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stateauctioneerscommissioinAbout one-half of the states in the United States license auctioneers in a fairly comprehensive fashion.

Typical requirements for licensure include auction school, a test, fees, bonding, background check, serving an apprenticeship and/or periodic continuing education.

The other “about one-half” of the states in the United States don’t license auctioneers to any significant degree, or at all.

Some of these non-license states require a permit by county or municipality, or possibly require a license for certain types of auctions, but not much more.

In those states which license auctioneers in a statewide fashion, there is typically a body known as the “state auctioneers commission” or board, which is setup to oversee and guide the auctioneer licensing program in the state.

For instance, Ohio’s state auctioneer commission is charged with the following duties:

    1. Establish requirements and standards for courses of study in auctioneering and approve such institutions
    2. Administer the oral exam of the auctioneer license test
    3. Use any moneys from the auction education fund to advance and underwrite education and research in the auction field
    4. Form subcommittees for purposes of research, education, and promotion of the auctioneering profession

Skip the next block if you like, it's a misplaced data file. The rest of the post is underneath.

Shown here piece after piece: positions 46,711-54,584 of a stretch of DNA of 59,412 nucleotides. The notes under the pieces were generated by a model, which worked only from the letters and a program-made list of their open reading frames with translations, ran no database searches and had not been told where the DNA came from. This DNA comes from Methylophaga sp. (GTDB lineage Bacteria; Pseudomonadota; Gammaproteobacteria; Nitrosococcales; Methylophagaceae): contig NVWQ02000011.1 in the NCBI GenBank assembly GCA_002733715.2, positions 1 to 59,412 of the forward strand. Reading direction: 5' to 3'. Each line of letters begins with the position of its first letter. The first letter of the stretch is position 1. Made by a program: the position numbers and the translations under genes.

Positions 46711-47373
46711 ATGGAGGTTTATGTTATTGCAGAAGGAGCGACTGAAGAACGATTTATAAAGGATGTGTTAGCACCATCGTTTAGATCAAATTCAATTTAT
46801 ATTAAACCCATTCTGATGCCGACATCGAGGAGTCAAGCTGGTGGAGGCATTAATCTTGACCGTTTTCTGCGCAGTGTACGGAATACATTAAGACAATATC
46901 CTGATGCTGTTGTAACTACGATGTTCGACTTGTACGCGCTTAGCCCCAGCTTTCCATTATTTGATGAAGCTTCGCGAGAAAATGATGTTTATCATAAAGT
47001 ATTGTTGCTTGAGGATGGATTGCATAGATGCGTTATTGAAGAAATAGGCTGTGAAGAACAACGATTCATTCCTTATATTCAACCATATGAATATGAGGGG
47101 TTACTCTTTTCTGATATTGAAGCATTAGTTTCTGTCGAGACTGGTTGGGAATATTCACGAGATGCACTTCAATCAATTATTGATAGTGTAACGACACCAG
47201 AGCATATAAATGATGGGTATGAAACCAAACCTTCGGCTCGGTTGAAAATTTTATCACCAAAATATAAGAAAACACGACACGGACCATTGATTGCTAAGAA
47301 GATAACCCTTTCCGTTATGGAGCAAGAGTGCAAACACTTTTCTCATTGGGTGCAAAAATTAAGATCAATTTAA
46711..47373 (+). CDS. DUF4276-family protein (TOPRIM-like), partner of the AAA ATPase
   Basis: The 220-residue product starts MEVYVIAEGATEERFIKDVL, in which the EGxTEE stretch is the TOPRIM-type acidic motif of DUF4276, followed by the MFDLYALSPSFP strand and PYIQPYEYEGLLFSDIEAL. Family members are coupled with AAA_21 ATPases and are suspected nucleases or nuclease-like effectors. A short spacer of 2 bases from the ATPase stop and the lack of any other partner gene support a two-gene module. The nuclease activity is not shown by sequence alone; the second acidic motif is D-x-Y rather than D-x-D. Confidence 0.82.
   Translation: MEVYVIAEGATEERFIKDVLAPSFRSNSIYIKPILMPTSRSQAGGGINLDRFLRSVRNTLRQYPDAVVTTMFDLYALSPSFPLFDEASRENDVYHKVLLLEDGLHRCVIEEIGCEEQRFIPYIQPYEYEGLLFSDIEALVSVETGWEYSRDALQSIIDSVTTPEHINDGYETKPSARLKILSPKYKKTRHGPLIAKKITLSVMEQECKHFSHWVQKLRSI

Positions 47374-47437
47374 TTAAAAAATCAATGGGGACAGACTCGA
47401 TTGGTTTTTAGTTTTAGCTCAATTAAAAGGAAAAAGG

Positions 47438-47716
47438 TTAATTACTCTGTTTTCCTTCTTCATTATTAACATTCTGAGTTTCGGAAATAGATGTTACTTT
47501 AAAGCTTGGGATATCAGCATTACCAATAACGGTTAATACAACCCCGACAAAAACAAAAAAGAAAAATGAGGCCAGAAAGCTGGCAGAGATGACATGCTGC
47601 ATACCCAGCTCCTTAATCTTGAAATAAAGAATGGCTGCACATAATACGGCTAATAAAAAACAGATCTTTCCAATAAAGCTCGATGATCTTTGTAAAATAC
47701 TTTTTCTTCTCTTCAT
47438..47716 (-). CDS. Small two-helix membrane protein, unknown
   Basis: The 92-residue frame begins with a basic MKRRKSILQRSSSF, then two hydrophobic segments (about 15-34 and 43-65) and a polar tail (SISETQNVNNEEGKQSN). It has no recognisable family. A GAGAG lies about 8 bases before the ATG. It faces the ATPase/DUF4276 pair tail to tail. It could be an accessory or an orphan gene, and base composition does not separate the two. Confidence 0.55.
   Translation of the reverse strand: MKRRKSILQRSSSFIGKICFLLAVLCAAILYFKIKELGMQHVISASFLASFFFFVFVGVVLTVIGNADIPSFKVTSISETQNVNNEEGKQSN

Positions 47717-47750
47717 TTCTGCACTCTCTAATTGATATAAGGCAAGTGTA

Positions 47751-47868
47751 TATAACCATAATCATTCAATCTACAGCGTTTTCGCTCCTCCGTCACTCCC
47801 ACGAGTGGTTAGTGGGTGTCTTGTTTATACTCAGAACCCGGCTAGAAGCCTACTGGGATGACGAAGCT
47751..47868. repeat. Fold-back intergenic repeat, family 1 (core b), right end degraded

5. Advise the director on actions of the director as required

What this necessarily means is that a commission is typically not involved in administrative issues — such as issuing licenses, investigating complaints, interpreting laws and the like.

The members of a state auctioneers commission usually must hold a license in the subject state with a minimum number of years experience. As well, most state auctioneers commission members are limited to a certain maximum number of terms of service. Some states require no more than a simple majority from any one political party.

Ohio’s state auctioneers commission meets a minimum of 4 times per year, and is paid $100 per meeting. Some similar commissions and boards pay more than that, and some pay nothing at all.

Why would someone want to serve on a state auctioneers commission? A sense of giving back? Duty? Prestige? Passion? I suspect most all possess those motivations.

We applaud those serving on state auctioneers commissions and the like; those involved help shape auctioneering in the United States and set a good example for all auctioneers.

Mike Brandly, Auctioneer, CAI, AARE has been an auctioneer and certified appraiser for over 30 years. His company’s auctions are located at: Mike Brandly, Auctioneer, Keller Williams Auctions and Goodwill Columbus Car Auction. His Facebook page is: www.facebook.com/mbauctioneer. He serves as Adjunct Faculty at Columbus State Community College and is Executive Director of The Ohio Auction School.